This research had the objective to determine criteria for transformative education for sustainable food and nutrition in German secondary school education while exploring the 12 shaping competences developed by De Haan. An explorative research approach was undertaken, including different qualitative research methods. In a qualitative approach, interviews and observation help to gain a thorough insight into the field of education for sustainable food and nutrition. The usage of qualitative research helps to gather more in-depth information from experts and practitioners. It provides the opportunity to the researcher to ask follow-up questions which help to clarify certain answers given in the interviews. Furthermore, a literature review gives a firm foundation for the researched topic. The research investigated different aspects of secondary education (such as curricula, teachers, and school set-ups) as an example to determine the implementation of sustainable food and nutrition in a formal educational setting.

The observation was conducted for seven hours (including breaks), observing 15 students in grade 12 of the Fritz-Greve-Gymnasium, a partner of the Collegium for the Management and Design of Sustainable Development (KMGNE). The KMGNE is a Berlin-based research educational institute, which carries out research and consultancy projects, as well as educational projects focused on sustainability. They have a project farm in rural Germany where the observation took place. The observation helped to explore the concept of the shaping competences by De Haan (2010) as a possible basis for education for sustainable food and nutrition. The observation results were based on a checklist looking at the possibility to witness if the students displayed the competences in their lesson by the KMGNE (e.g., they were not acting autonomously as they needed close guidance from the practitioners present). It determined if and how the shaping competences were displayed by the students during a science experimenting lesson of the KMGNE.

The first set of interviews were conducted with six experts in the fields of climate-friendly diets, transformative education, and sustainable food and nutrition. These experts work for different organisations where some teach sustainable nutrition and some support schools or other formal educational institutions to implement education for sustainable food and nutrition. Based on the results of the expert interviews, the practitioner interview protocols were set up. The practitioner interviews were conducted with five practitioners from German secondary schools. These practitioners did not necessarily have knowledge about the topic of sustainable food and nutrition. The sample included practitioners from two federal states that are or were teaching at grammar schools.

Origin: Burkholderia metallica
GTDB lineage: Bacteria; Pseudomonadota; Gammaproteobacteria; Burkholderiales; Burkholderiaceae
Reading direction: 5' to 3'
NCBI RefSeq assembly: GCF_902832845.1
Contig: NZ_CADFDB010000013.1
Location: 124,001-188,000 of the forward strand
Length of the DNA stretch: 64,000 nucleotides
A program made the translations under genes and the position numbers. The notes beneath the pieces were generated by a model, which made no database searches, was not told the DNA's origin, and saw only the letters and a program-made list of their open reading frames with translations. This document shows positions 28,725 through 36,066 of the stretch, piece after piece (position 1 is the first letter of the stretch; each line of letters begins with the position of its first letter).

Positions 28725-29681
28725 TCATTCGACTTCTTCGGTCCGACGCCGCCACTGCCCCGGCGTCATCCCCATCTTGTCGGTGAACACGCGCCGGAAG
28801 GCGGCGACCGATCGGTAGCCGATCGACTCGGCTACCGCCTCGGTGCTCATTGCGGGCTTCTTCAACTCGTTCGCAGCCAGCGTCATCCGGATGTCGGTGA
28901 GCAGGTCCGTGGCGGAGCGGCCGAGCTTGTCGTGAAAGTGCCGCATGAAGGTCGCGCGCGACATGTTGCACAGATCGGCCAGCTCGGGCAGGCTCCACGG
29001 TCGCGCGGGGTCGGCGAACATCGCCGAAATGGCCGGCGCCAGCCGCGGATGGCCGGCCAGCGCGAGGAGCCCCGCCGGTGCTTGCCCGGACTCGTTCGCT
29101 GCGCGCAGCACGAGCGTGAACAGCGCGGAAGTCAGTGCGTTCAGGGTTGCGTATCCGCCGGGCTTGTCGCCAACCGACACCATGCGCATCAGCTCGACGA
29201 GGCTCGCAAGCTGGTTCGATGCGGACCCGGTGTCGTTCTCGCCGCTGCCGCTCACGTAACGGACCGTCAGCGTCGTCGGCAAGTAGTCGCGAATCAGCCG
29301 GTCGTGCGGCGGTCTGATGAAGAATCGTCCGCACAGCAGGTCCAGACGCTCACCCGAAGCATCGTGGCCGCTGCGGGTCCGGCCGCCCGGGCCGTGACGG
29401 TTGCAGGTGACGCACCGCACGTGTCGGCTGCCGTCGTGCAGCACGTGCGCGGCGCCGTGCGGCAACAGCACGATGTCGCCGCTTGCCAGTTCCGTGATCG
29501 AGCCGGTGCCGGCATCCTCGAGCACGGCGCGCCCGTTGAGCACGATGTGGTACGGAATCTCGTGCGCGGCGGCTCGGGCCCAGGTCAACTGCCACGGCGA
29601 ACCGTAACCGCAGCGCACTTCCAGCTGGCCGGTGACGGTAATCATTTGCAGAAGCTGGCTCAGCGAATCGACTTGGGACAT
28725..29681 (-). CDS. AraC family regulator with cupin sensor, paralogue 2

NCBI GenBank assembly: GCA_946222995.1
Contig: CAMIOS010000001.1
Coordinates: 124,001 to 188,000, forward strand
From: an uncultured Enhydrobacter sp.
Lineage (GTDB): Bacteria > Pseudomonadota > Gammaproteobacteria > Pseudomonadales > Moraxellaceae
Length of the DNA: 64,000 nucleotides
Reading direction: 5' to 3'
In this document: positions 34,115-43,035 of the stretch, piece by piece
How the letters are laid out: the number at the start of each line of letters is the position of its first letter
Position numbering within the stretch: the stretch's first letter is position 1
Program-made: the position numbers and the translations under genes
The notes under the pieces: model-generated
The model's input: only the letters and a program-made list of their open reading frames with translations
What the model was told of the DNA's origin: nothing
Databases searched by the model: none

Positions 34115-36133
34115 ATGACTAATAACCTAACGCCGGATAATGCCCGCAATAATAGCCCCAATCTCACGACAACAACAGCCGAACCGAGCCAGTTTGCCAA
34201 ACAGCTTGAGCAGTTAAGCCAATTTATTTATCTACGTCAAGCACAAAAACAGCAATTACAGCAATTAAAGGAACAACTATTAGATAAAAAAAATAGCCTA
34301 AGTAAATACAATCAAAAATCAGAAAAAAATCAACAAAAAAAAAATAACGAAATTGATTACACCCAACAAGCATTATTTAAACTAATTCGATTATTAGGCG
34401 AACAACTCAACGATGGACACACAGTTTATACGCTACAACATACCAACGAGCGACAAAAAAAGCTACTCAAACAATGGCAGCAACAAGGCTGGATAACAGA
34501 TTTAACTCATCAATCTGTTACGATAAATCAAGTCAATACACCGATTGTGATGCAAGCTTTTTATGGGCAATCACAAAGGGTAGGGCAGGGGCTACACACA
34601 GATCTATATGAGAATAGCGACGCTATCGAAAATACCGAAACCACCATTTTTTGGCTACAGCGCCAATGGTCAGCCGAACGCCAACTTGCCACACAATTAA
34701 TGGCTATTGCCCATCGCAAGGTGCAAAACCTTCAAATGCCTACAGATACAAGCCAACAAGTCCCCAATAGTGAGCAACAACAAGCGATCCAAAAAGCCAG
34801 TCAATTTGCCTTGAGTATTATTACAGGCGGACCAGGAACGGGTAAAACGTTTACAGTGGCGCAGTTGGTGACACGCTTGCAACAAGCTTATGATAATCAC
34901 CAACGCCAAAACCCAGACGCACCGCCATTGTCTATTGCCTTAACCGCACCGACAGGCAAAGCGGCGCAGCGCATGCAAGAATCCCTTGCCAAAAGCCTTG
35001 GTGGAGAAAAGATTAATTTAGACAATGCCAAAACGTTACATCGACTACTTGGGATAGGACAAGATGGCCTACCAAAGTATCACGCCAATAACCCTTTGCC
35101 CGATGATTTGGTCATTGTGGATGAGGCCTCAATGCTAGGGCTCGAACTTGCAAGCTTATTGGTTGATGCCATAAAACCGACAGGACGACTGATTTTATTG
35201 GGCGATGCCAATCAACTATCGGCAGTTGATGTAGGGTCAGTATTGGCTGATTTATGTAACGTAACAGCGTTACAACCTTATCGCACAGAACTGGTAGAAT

Both the experts and practitioners were selected through a combination of purposive and convenience sampling. The experts were chosen based on their expertise, and the practitioners were chosen due to their availability during the Covid-19 situation. No particular selection criteria were determined to ensure that the practitioner sample took the current situation and willingness of the practitioners to implement sustainable food and nutrition in their own classes into account. The sample was not based on subjects, specific schools, or other factors. All collected data were transcribed manually in German and summarised in English by the researcher. Open coding was used to analyse the content of the interviews. The practitioner and expert interviews were combined by looking at different codes from both perspectives. Inductive coding was used to take the codes directly from the interviews to ensure the usage of relevant and useful codes. Ethical considerations were taken into account. During the interviews, each interviewee gave informed consent to be a part of the research. The practitioner interviews were anonymised to ensure that everyone felt safe to share their opinions on the topic. In the research, these interviews are referred to numerically (Practitioner 1, 2, 3, 4, and 5). The experts explicitly agreed to be named in citations. Validity was secured by using data triangulation from three sources (practitioners, experts, and students). Reliability was ensured by using the same protocol in the interviews, one protocol for the expert interviews and another for the practitioner interviews.